My wife and I are wondering how to begin growing our wealth. I am 34 and make $96,000, she is 33 and makes $45,000. We have a 1.5 year old at home and plans for another in the near future. I have around $37,000 in student loans left and we just opened a 30-year mortgage a year ago. We have $15,000 in a traditional savings account, I have a pension through public education, and she has a 401(k) with around $20,000 in it from an old job and another one with a few thousand in it she opened a year ago. She also has a Roth IRA a family member opened for her recently with $5,000. To muddy the waters, I will be searching for a new job next year which will mean a move with all the trappings (new mortgage, etc.), that will put me somewhere around $130,000. She is planning to stay home with the kids for a few years or work part time, if possible.
Our total take home/spending difference averages around $1,000 each month that we can save, invest or put toward debt. The student loan has a 5.625% interest rate but is suspended right now because of the CARES Act. The payment is $242 a month. Our mortgage balance is $192,000 and that monthly payment is $1,427 but we pay a little extra each month. We’d love to refinance but the closing costs aren’t worth it since we are likely selling it next spring or summer. We got a good deal in a seller’s market in our Nebraska town and did some minor upgrades to the house. I realize after two years of interest, initial closing costs, maintenance, etc. we will still probably be losing money on this house, but I’m optimistic we will walk away with at least $20,000 cash when the sale is complete.
My biggest concern is purchasing another house next summer and how to balance that with paying off this student loan and starting to save for retirement. Should we just sit tight and squirrel money away for a down payment rather than trying to invest in the current uncertain market? I’m nervous to tie a lot of it into retirement accounts that I can’t touch, as well, even though I’m tempted to open a Roth IRA for myself and fully fund it for 2019 given the extended tax deadline this year. Doing that right now would leave us less than $10,000 in liquid cash.
First, a congratulations is in order — you’ve got money in the bank, you’re paying extra toward your mortgage, you’ve got some retirement savings already stashed away as well as a pension and you’re focusing on your finances. That’s all great stuff.
There are a lot of moving parts to this question but you’re certainly not alone — many people in their 20s, 30s and beyond worry about how to save for retirement while they’re juggling so many other present-day financial responsibilities, such as paying down student debt, starting a family, paying for child care and enjoying their lives at least a little bit.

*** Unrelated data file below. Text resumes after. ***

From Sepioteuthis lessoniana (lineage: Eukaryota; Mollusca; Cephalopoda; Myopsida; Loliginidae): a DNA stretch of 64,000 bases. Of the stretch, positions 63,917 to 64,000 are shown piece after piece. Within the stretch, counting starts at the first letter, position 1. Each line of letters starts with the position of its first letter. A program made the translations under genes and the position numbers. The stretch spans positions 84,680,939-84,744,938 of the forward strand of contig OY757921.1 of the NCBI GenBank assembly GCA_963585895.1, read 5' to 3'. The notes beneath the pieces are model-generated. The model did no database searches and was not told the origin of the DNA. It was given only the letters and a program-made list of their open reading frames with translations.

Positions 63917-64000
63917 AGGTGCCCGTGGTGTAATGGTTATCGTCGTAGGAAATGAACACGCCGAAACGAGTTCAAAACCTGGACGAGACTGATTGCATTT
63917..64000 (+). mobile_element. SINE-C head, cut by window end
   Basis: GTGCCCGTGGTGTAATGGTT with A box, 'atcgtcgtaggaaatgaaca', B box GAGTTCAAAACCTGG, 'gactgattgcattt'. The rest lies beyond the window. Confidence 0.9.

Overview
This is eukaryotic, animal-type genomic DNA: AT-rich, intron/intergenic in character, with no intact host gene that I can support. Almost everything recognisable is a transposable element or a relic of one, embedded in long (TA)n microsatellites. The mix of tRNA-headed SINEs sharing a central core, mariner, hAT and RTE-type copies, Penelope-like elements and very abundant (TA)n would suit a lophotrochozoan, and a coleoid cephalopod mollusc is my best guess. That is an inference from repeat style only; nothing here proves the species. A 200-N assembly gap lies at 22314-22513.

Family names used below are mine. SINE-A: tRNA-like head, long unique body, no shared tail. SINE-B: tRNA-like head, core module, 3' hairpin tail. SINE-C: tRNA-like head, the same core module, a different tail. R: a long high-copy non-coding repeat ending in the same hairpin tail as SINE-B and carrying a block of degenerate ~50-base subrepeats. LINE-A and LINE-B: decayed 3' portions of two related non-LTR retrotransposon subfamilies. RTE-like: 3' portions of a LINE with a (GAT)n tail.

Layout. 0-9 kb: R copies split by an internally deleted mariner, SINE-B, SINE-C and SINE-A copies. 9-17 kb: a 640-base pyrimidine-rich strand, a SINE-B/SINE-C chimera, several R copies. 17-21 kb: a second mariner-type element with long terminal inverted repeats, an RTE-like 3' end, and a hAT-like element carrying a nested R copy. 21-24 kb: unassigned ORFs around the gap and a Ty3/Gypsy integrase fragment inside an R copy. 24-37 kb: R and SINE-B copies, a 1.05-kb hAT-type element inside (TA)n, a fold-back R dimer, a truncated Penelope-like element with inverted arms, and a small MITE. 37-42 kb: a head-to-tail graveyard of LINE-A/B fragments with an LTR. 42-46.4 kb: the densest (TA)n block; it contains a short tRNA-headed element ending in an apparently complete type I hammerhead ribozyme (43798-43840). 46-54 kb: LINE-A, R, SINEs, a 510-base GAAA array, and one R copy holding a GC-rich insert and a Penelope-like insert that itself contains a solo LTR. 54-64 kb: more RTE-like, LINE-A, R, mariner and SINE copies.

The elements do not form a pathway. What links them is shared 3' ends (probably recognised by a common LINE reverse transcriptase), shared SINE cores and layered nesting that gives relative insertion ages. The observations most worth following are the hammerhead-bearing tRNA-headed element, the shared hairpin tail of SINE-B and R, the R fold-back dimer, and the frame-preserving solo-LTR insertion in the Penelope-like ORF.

The good news is: You can, and should, still be putting money away for retirement, but financial advisers had a few other suggestions for you first.
Ideally, you should start by beefing up your emergency savings. I know that probably sounds overwhelming considering you’re talking about your mortgage, student debt and retirement savings, but because you expect to do so much within the next year or so, having more in your emergency savings will pay off. The $15,000 is a good start, which means you won’t have to dedicate all of your extra cash flow to this type of account, but advisers suggest you have at least three months’ worth of expenses — and probably closer to six months if your wife will be staying home for a few years, said Mary Beth Storjohann, chief marketing officer and partner at Abacus Wealth Partners. She suggests splitting that extra $1,000 so that half of it goes toward an emergency savings. The other half can go to a Roth individual retirement account, which, if you dedicated the $500 a month for a full year you’d hit the maximum contribution limit of $6,000 (also depending when you start contributing and if you make the final payment for that tax year by Tax Day).
A hearty emergency savings account might seem boring or unnecessary, but especially in this moment of time, it’s crucial.
“In this environment, nobody’s job is safe,” said Peter Palion, a financial adviser and founder of Master Plan Advisory. So many people have lost their jobs, suffered a reduction in wages or had unexpected expenses as a result of the current crisis that made them financially vulnerable.
As for your student loans, you might have some options. Because you are in public education, you may qualify for student loan forgiveness. There are a few types, including one specifically for teachers who worked full time for five complete and consecutive years in a low-income elementary or secondary school. The program would forgive up to $17,500 on your loan. Here’s more on that. Although that sounds like a dream, public service forgiveness loans haven’t always worked for everyone — so you might want to keep tackling these debts as you go. You don’t want to put that debt repayment off just to find out you didn’t qualify because of some paperwork loophole.